|Abstract:||School districts across the nation are enlisting the help of instructional coaches as their intensive support is thought to embody high-quality professional development (Desimone & Pak, 2017). Instructional coaches draw heavily upon the practices of modeling and co-teaching with teachers, yet we know little about this work (Gibbons & Cobb, 2017). Although some coaching studies have focused on modeling and co-teaching, these studies have primarily focused on literacy coaches’ implementation of these practices, or they have only been mentioned peripherally as part of mathematics education studies. To address this gap, in this qualitative study I partnered with two instructional coaches and five elementary teachers in one Midwestern district to explore how coaches and teachers engage in modeling and co-teaching cycles.
To attempt to better understand the complexity surrounding the practices of modeling and co-teaching, I observed 11 planning meetings, 23 lessons, and four reflection conversations to gain insight into how the instructional coaches and teachers enacted modeling and co-teaching cycles. Furthermore, I completed 27 semi-structured interviews with the instructional coaches, teachers, principals, and district-level administrator who was charged with providing professional development for these coaches. I engaged in an open coding process to analyze fieldnotes and audio recordings, examining the focus and depth (Coburn & Russell, 2008) of coach-teacher interactions and statements made during interviews. Once codes were developed and applied to all data, I worked with an independent coder to establish reliability. Once coding was complete, I tabulated frequencies and percentages to detect patterns within and across the five coach-teacher pairings, as well as within and across the practices of modeling and co-teaching.
Several stories emerged across all sets of findings. First, a set of complex conditions at the school and district-levels made it challenging for these coaches to enact modeling and co-teaching. Namely, the coaches struggled to gain access to classrooms due to the specific coaching model implemented in that district, the coaching evaluation system created a set of perverse incentives that prompted these coaches to circumvent the teachers in order to maximize student gains on pre- and post-assessments, and these coaches were spread quite thin as additional responsibilities were added to their already full plates. Due to this set of competing external conditions, I observed significant differences between the coaches’ enactment of modeling and co-teaching and recommendations from the literature. Last, at the micro-level, overall, the coach-teacher talk tended to center on logistics and other day-to-day implementation details related to the materials, schedule, classroom management and the district-provided curriculum, while discussions about mathematics and student thinking, for example, rarely surfaced.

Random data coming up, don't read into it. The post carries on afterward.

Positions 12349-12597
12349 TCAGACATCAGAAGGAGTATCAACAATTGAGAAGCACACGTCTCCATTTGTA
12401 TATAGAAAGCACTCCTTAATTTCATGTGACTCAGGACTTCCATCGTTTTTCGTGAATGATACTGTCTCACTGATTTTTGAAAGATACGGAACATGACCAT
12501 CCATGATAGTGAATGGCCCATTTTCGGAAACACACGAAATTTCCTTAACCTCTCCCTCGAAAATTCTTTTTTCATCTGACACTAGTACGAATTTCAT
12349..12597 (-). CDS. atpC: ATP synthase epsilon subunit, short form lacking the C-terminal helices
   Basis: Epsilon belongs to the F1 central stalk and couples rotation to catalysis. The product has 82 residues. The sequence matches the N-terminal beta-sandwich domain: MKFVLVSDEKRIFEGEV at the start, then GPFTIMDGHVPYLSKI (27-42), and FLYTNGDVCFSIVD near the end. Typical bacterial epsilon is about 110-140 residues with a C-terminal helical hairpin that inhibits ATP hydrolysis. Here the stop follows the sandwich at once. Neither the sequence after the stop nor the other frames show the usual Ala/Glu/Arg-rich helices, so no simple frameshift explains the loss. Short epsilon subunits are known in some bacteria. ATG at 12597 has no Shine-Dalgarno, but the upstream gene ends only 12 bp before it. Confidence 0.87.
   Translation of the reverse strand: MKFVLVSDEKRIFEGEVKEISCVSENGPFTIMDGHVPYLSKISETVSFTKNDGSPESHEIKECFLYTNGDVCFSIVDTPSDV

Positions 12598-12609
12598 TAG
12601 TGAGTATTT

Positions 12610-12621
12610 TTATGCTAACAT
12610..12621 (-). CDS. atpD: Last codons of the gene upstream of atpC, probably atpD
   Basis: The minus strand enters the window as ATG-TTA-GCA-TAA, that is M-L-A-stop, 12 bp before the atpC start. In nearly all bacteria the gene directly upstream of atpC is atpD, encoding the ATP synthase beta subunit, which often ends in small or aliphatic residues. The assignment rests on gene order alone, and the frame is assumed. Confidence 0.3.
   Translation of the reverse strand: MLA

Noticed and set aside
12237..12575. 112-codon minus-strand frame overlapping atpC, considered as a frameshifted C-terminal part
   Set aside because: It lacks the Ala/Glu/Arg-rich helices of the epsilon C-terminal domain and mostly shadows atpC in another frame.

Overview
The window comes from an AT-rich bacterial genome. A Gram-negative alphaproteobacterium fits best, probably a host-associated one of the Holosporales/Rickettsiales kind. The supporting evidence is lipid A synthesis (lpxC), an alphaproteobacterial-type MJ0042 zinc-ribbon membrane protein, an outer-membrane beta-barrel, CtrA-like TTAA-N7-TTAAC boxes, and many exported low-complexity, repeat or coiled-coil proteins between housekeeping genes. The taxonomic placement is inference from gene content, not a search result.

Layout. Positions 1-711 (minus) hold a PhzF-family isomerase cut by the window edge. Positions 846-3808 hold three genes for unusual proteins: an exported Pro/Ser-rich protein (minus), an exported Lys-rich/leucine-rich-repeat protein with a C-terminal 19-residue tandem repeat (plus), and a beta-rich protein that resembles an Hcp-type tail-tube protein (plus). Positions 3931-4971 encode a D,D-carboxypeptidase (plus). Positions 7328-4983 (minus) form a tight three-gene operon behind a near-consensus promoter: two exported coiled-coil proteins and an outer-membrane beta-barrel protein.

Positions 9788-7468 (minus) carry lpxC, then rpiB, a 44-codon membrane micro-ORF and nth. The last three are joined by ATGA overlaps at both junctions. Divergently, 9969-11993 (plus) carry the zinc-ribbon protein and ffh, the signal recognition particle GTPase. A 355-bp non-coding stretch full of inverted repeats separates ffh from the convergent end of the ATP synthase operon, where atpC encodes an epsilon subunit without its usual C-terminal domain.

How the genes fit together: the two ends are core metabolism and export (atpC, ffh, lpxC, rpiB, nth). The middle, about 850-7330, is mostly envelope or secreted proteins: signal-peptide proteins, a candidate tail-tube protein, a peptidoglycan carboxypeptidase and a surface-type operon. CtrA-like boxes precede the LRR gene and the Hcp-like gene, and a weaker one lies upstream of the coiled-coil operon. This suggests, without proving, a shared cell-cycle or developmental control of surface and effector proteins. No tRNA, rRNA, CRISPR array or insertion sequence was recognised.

This study sheds light on the critical challenges that emerged for these instructional coaches and teachers while engaged in modeling and co-teaching cycles. To help enhance the implementation of modeling and co-teaching, it may be productive to (a) develop a protocol that coaches and teachers can use to guide their interactions, helping foster deeper conversations about pedagogy, mathematics, and student thinking, (b) explore innovative ways to evaluate the work of instructional coaches that aligns with their day-to-day work and focuses on their impact on teachers, (c) ensure that coaches are provided with adequate professional development that further deepens their mathematics content knowledge, as well as their specialized coaching knowledge so they understand how to enact high-impact modeling and co-teaching cycles with teachers, and (d) consider implementing a content-coaching, rather that instructional coaching, model at the elementary level which would position the coaches as content experts instead of generalists expected to coach across multiple content areas.